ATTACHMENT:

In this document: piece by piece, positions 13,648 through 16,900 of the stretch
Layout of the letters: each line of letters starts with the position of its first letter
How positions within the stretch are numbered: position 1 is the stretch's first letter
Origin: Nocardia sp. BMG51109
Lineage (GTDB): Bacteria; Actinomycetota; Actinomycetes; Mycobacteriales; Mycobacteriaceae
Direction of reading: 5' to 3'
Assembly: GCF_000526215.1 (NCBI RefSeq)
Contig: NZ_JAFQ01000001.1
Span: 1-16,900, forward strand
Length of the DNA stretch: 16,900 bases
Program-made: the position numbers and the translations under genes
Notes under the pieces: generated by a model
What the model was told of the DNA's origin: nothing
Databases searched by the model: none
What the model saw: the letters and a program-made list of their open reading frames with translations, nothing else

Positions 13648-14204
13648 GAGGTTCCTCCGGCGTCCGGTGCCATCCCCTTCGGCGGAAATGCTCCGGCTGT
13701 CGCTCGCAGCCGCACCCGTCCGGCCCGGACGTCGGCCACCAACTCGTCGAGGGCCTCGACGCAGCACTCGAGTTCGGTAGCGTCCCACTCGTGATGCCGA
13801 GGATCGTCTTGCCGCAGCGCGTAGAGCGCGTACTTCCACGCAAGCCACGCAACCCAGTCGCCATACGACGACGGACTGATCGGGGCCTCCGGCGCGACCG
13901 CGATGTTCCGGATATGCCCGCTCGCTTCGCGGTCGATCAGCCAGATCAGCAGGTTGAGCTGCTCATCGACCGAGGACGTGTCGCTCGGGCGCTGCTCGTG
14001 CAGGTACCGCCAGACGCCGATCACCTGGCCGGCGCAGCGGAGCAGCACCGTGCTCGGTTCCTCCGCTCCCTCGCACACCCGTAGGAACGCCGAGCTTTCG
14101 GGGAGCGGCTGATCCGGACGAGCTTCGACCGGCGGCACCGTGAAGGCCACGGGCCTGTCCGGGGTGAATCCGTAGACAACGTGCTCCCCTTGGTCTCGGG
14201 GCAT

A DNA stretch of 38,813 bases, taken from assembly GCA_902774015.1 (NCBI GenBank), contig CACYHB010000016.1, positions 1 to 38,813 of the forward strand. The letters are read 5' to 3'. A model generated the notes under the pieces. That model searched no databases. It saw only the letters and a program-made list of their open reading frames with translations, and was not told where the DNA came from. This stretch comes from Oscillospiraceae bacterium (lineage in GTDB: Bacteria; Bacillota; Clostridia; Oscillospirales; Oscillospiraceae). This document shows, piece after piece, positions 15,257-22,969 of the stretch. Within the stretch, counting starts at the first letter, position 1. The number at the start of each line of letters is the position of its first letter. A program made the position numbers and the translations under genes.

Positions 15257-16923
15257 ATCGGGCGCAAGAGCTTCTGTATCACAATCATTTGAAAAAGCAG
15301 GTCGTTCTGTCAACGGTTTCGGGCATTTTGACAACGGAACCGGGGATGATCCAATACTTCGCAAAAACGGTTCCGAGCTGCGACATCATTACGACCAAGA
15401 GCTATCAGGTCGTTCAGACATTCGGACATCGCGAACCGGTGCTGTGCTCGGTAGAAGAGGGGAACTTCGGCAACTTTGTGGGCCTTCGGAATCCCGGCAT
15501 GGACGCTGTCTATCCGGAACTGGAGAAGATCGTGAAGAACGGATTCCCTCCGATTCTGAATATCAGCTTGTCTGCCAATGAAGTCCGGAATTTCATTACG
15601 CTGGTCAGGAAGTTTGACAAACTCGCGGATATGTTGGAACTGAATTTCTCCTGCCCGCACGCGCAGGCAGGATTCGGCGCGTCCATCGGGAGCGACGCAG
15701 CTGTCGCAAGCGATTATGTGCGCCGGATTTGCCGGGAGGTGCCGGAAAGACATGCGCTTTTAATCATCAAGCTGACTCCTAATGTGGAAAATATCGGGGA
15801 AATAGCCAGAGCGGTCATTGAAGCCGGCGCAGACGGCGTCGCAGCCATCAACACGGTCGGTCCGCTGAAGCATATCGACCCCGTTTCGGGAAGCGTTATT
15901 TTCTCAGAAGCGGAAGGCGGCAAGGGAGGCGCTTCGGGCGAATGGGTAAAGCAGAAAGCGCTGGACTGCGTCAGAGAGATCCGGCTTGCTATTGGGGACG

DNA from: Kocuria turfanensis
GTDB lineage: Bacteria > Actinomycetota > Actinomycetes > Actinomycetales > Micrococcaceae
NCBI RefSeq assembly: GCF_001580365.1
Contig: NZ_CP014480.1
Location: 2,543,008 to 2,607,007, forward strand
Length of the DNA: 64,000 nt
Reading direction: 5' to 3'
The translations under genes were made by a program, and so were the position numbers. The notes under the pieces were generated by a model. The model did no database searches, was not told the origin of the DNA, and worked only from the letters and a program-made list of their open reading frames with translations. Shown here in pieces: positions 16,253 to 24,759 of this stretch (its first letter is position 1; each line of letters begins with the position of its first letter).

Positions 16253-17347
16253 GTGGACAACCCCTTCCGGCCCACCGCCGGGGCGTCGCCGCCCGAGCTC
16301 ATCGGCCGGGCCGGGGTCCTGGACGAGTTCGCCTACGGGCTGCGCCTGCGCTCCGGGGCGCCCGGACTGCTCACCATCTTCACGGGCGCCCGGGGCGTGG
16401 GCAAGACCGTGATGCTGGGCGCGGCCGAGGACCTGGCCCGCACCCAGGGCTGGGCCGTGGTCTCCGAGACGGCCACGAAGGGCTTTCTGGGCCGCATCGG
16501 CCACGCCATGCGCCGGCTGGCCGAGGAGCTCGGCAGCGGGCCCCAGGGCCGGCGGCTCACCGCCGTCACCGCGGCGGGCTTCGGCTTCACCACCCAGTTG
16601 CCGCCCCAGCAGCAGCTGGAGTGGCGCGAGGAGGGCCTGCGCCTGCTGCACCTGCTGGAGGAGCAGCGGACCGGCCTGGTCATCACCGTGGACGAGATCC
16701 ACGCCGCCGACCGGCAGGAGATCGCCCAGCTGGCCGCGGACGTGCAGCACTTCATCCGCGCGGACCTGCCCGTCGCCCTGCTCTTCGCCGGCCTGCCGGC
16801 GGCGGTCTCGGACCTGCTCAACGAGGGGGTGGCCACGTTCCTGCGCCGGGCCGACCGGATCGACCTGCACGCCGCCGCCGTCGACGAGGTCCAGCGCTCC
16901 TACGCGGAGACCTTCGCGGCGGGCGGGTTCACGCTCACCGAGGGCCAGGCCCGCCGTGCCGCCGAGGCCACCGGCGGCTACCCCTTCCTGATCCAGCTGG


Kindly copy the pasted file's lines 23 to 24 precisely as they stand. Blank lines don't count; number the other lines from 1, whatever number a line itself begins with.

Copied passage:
14201 GCAT

A DNA stretch of 38,813 bases, taken from assembly GCA_902774015.1 (NCBI GenBank), contig CACYHB010000016.1, positions 1 to 38,813 of the forward strand. The letters are read 5' to 3'. A model generated the notes under the pieces. That model searched no databases. It saw only the letters and a program-made list of their open reading frames with translations, and was not told where the DNA came from. This stretch comes from Oscillospiraceae bacterium (lineage in GTDB: Bacteria; Bacillota; Clostridia; Oscillospirales; Oscillospiraceae). This document shows, piece after piece, positions 15,257-22,969 of the stretch. Within the stretch, counting starts at the first letter, position 1. The number at the start of each line of letters is the position of its first letter. A program made the position numbers and the translations under genes.